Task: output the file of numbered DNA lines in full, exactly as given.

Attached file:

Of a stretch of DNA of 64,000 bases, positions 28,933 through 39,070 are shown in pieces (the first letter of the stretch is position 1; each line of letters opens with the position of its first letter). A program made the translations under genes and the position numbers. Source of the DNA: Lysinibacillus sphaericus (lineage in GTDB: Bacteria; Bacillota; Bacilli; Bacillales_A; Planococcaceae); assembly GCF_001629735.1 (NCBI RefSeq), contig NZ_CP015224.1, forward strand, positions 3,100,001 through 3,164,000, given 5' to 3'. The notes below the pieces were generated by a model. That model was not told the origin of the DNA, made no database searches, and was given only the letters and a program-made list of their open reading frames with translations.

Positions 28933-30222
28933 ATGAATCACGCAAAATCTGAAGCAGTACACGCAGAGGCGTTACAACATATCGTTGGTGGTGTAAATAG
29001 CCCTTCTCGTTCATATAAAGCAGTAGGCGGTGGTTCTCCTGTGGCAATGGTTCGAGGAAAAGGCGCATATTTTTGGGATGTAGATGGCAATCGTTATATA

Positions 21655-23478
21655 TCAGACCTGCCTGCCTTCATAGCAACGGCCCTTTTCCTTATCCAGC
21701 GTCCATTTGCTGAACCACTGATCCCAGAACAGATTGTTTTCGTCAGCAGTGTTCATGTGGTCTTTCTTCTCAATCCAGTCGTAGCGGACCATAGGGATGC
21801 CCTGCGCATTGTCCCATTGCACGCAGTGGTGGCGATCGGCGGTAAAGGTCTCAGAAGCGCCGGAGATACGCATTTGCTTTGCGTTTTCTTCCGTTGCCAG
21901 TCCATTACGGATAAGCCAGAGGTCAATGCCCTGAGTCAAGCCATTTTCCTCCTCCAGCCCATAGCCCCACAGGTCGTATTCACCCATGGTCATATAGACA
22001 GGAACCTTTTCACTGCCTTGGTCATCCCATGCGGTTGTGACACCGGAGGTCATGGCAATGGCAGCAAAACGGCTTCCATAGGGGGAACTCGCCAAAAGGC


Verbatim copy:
Of a stretch of DNA of 64,000 bases, positions 28,933 through 39,070 are shown in pieces (the first letter of the stretch is position 1; each line of letters opens with the position of its first letter). A program made the translations under genes and the position numbers. Source of the DNA: Lysinibacillus sphaericus (lineage in GTDB: Bacteria; Bacillota; Bacilli; Bacillales_A; Planococcaceae); assembly GCF_001629735.1 (NCBI RefSeq), contig NZ_CP015224.1, forward strand, positions 3,100,001 through 3,164,000, given 5' to 3'. The notes below the pieces were generated by a model. That model was not told the origin of the DNA, made no database searches, and was given only the letters and a program-made list of their open reading frames with translations.

Positions 28933-30222
28933 ATGAATCACGCAAAATCTGAAGCAGTACACGCAGAGGCGTTACAACATATCGTTGGTGGTGTAAATAG
29001 CCCTTCTCGTTCATATAAAGCAGTAGGCGGTGGTTCTCCTGTGGCAATGGTTCGAGGAAAAGGCGCATATTTTTGGGATGTAGATGGCAATCGTTATATA

Positions 21655-23478
21655 TCAGACCTGCCTGCCTTCATAGCAACGGCCCTTTTCCTTATCCAGC
21701 GTCCATTTGCTGAACCACTGATCCCAGAACAGATTGTTTTCGTCAGCAGTGTTCATGTGGTCTTTCTTCTCAATCCAGTCGTAGCGGACCATAGGGATGC
21801 CCTGCGCATTGTCCCATTGCACGCAGTGGTGGCGATCGGCGGTAAAGGTCTCAGAAGCGCCGGAGATACGCATTTGCTTTGCGTTTTCTTCCGTTGCCAG
21901 TCCATTACGGATAAGCCAGAGGTCAATGCCCTGAGTCAAGCCATTTTCCTCCTCCAGCCCATAGCCCCACAGGTCGTATTCACCCATGGTCATATAGACA
22001 GGAACCTTTTCACTGCCTTGGTCATCCCATGCGGTTGTGACACCGGAGGTCATGGCAATGGCAGCAAAACGGCTTCCATAGGGGGAACTCGCCAAAAGGC